Facebook has reportedly taken down ‘pages and groups’ associated with Alt Info, a violent extremist group largely responsible for organising mass attacks on journalists in Tbilisi last July, which many speculate has received funding from Russia.
The move by the social media company, first reported by the International Society for Fair Elections And Democracy (ISFED), a Georgian election watchdog, coincided with emerging calls to curtail 'Russian propaganda' in Georgia following Russia’s invasion of Ukraine last week.
‘Along with the ongoing war in Ukraine, we are trying our best to deter Russian propaganda and information manipulations about the War’, ISFED wrote on Twitter.
As Russia’s assault on Ukraine continues, the calls to curb ‘Russian propaganda’ in Georgia have been at some their loudest since the 2008 August war.
‘In addition to the presence of Russian military bases on Georgian territory [in South Ossetia and Abkhazia], the organized groups of radical ideology, most likely funded by Russia, which actively recruit supporters through social media and public gatherings, pose a critical threat to the state security of Georgia’, a statement from Tbilisi-based Democracy Research Institute (DRI) published on 25 February reads.
The Information Integrity Coalition (IIC), a platform uniting nine groups, including ISFED, Georgia's Reforms Associates, and Institute for Development of Freedom of Information demanded the restriction of ‘all Russian propaganda TV channels for 90 days’ in the interests of Georgia’s national security.
While neither DRI nor the IIC named any specific channels, the list would almost certainly include Alt Info’s namesake TV channel, a mouthpiece for Alt Info’s recently launched Conservative Movement political party.
The party, formed only a few months ago, already boasts of nearly 40 offices nationwide.
Through their TV channel, Alt Info group devoted a big part of their air time recently to arguing against pro-NATO aspirations for countries like Ukraine or Georgia. At least two offices of Alt Info have been vandalised by unknown individuals since Russia’s invasion.
Ending ‘Russian propaganda’ in Georgia is also among the latest demands voiced by pro-Ukraine street demonstrations held in Tbilisi for the past four days.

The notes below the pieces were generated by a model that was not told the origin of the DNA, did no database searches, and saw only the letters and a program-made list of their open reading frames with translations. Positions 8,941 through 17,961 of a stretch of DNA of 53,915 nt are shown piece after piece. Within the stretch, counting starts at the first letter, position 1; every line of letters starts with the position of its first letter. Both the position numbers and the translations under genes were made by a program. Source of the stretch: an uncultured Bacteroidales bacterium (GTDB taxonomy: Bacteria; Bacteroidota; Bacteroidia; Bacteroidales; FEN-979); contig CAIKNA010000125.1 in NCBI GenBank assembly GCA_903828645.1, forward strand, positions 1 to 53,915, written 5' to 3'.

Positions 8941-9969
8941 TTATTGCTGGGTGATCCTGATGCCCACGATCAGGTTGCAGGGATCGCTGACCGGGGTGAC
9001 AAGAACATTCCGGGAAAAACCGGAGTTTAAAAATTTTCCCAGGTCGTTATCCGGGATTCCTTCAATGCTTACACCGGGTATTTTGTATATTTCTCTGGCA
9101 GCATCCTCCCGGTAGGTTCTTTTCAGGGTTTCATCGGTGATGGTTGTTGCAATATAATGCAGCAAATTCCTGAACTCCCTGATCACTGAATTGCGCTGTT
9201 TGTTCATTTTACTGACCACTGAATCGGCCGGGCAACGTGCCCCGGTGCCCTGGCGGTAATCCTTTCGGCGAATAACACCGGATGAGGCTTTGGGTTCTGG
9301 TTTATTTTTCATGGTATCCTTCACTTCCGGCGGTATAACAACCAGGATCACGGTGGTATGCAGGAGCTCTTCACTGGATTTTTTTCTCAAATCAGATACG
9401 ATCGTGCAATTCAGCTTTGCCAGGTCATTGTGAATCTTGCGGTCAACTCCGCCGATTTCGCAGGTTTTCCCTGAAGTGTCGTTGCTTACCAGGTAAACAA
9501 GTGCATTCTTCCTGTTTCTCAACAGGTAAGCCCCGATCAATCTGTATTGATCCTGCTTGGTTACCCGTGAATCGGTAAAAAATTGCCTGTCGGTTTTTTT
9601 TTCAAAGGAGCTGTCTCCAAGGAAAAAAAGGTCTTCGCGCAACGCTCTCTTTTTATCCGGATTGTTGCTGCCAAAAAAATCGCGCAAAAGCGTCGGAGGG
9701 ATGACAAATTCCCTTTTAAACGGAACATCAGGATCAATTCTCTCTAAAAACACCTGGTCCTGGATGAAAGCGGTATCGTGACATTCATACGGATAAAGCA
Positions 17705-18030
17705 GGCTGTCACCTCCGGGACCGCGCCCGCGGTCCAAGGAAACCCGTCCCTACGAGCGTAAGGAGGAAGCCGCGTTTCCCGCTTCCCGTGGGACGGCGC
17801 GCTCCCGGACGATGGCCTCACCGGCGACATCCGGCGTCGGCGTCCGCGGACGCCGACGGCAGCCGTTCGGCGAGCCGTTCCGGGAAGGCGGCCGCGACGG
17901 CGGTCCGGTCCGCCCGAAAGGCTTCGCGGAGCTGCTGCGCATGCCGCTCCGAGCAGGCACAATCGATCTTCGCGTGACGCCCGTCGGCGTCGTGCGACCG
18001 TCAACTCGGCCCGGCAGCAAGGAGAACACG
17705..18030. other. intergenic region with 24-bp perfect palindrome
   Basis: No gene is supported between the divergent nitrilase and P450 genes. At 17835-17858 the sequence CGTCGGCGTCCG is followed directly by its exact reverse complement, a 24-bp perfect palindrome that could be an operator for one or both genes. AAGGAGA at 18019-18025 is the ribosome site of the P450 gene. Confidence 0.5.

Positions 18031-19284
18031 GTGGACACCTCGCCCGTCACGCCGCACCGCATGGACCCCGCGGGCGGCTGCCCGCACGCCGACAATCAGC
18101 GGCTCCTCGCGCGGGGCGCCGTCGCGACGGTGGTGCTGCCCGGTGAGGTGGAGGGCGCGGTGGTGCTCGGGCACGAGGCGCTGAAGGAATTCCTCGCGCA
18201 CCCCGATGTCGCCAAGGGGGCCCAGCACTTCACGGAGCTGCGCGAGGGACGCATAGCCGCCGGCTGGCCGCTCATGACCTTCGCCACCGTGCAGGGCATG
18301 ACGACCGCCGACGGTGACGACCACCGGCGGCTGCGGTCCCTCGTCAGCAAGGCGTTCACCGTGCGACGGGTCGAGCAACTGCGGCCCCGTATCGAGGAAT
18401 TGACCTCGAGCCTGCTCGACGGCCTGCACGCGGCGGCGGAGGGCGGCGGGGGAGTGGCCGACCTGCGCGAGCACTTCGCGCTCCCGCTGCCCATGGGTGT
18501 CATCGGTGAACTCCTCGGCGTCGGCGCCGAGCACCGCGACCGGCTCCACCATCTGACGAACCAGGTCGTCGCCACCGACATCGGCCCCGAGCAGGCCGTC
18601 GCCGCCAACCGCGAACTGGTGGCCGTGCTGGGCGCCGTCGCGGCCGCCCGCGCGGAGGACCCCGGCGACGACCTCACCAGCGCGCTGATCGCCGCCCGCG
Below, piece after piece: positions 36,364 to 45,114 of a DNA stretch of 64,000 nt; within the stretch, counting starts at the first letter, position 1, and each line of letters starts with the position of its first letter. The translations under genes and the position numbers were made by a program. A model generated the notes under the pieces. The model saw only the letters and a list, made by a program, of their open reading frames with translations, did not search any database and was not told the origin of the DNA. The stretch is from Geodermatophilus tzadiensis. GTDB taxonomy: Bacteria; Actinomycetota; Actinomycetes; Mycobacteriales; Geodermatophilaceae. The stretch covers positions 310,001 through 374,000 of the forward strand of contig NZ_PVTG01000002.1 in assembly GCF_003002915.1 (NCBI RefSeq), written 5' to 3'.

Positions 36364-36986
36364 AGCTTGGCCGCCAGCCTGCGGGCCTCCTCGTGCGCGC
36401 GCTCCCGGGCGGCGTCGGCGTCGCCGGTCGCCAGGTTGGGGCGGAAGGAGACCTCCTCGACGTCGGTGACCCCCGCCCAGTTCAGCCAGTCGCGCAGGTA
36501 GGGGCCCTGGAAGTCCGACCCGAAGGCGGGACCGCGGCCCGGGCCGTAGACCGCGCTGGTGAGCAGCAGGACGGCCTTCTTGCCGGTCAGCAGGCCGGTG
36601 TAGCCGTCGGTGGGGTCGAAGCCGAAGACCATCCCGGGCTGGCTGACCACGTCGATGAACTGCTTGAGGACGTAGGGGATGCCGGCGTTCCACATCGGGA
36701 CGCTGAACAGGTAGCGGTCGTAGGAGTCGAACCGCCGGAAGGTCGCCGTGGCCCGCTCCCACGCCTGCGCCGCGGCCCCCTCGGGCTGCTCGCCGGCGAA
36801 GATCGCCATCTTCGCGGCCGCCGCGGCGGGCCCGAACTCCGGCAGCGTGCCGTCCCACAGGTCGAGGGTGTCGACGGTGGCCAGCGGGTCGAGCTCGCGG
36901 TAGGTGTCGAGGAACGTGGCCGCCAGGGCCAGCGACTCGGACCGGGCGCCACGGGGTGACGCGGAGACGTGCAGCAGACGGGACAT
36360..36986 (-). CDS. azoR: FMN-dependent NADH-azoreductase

‘President Putin, we appeal to you’
Some groups in Georgia advocate scrapping plans of integrating into NATO and for closer ties with Russia as a way to ‘restore Georgia’s territorial integrity’, referring to Abkhazia and South Ossetia that broke away from Georgia in the early 1990s, and which they believe can be returned to Tbilisi’s control with Russia’s help.
The appeal contradicts support to join NATO among Georgians, consistently popular throughout the years as highlighted in a December poll commissioned by the Washington-based National Democratic Institute (NDI).
‘When we are not able to restore our territorial integrity with force […] in that case you have to avert a new bloodshed for your country, and now Ukrainians are trying, encouraged by the west, to start large-scale military operations’, Alt Info’s anchor and ultra-conservative activist Nikoloz Mzhavanade claimed on 20 February.
Alt Info is among several media platforms channelling anti-liberal, anti-western, and anti-NATO ideas in the country where open pro-Russian positions are seldom heard in public discourse.
On 21 February, the day Russia recognised separatist-controlled Donetsk and Luhansk as sovereign states, leader of Alliance of Patriots, anti-NATO political group, Irma Inashvili published an appeal to Russian President Vladimir Putin.
‘Realising that confrontation with Russia is fatal for Georgia, we, 53 political and civil groups, have gathered in a united patriotic front and publicly signed a declaration about Georgia’s full military neutrality, demanding from the Georgian authorities a respective change in the constitution’, the statement read. ‘Mr President [Vladimir Putin], we appeal to you with a hope for your help.’
The signatories also included anti-queer and xenophobic group Georgian March as well as less-known groups like Georgia’s Ukrainians for Peace, the International Association of Ossetians Residing in Georgia, and the Kyokushin Karate Federation.
According to investigative media group ifact.ge, the Alliance of Patriots inflated the number of signatories that according to them, included non-registered groups and 20 Alliance of Patriots members as separate signatories.